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Arabian Journal of Geosciences

, Volume 7, Issue 3, pp 1087–1100 | Cite as

Evaluation of heavy metal contamination in groundwater samples from Kapas Island, Terengganu, Malaysia

  • Noorain Mohd Isa
  • Ahmad Zaharin ArisEmail author
  • Wan Ying Lim
  • Wan Nor Azmin Wan Sulaiman
  • Sarva Mangala Praveena
Original Paper

Abstract

An attempt has been made to delineate the hydrochemistry for a small island based on the major ions and heavy metal concentrations. In this investigation, six sampling campaigns were conducted to measure the concentrations of major ions (Ca, Mg, Na, K, HCO3, Cl, and SO4) and heavy metals (Zn, Cr, Pb, Mn, As, and Cu) in groundwater samples collected from seven sampling stations (boreholes) located on Kapas Island, Terengganu, Malaysia. The distribution of major ions is illustrated by a piper plot where Ca–HCO3 is the dominant type. In addition, the concentrations of heavy metals demonstrate that Mn shows as being the highest concentrated heavy metal in the groundwater sampled in the sampling campaigns; the average Mn content in groundwater sampled was 54.05 μg/L. However, a comparison of the heavy metal (Mn, Cr, Zn, As, Pb, and Cu) concentrations in groundwater samples with the Drinking Water Quality Standard prescribed by World Health Organization reveals that none of these heavy metals exceeded the recommended threshold limits. The principal component analyses (PCA) extracted four components that control the groundwater chemistry. Components 1 and 2 from the PCA analyses extracted approximately 52.11 % of the total variance, which represent the heavy metals (As and Mn) and physical parameters (pH, redox potential, electrical conductivity, temperature, and total dissolved solids). Based on the output of the PHREEQC hydrogeochemical software, several species of heavy metals exist, in which the dominant species found are Mn2+, PbCO3, Cu(OH)2, and Zn+.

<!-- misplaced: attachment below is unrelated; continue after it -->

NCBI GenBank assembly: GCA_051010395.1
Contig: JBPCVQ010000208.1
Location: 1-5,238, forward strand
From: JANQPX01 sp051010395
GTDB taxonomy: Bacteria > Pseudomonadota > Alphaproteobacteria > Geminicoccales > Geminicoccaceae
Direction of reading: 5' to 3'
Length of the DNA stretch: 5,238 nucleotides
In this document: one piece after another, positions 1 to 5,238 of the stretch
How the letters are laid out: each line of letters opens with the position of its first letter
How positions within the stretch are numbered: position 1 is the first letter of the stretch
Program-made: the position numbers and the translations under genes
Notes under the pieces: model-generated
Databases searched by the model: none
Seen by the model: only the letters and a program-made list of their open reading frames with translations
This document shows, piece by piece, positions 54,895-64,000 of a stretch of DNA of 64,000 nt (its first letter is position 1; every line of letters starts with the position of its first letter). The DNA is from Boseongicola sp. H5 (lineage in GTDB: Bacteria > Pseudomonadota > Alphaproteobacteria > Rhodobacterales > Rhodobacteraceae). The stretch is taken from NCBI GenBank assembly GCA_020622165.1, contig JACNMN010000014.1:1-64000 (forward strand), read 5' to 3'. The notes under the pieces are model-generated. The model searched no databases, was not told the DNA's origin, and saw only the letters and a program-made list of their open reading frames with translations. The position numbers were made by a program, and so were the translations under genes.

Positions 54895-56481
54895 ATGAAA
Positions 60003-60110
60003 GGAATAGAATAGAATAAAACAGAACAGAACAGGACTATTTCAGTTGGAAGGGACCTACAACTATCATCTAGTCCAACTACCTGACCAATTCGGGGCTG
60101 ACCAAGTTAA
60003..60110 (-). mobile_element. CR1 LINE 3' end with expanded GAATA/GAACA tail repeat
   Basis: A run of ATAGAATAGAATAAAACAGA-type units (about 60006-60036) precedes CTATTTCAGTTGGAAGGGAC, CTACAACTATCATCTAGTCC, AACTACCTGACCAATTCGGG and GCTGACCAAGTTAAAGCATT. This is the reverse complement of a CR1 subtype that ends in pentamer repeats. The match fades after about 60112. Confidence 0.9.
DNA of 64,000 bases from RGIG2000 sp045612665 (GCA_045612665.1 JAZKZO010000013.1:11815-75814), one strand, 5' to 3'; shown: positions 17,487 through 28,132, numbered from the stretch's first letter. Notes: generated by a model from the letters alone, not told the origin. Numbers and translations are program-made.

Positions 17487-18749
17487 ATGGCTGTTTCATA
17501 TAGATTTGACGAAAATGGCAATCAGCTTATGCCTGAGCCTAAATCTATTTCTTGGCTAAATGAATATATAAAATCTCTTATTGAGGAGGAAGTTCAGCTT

Keywords

Heavy metals Groundwater Kapas Island Principle component analyses WHO guidelines 

Notes

Acknowledgments

This study was funded by the Ministry of Higher Education, Vot No. 07/11/09/696FR. The provision of allowance Graduate Research Funding (GRF) by Universiti Putra Malaysia and MOHE Budget Mini Scholarship is gratefully acknowledged, as is the valuable help from the Faculty of Environmental Studies and Faculty of Engineering, Universiti Putra Malaysia, in preparing boreholes for this research and also for the lab analyses. Special thanks to the Minerals and Geoscience Department Malaysia, Terengganu, for providing helpful information about the geology of the study area.

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Copyright information

© Saudi Society for Geosciences 2013

Authors and Affiliations

  • Noorain Mohd Isa
    • 1
  • Ahmad Zaharin Aris
    • 1
    Email author
  • Wan Ying Lim
    • 1
  • Wan Nor Azmin Wan Sulaiman
    • 1
  • Sarva Mangala Praveena
    • 2
  1. 1.Environmental Forensics Research Centre, Faculty of Environmental StudiesUniversiti Putra MalaysiaSerdangMalaysia
  2. 2.Department of Environmental and Occupational Health, Faculty of Medicine and Health SciencesUniversiti Putra MalaysiaSerdangMalaysia

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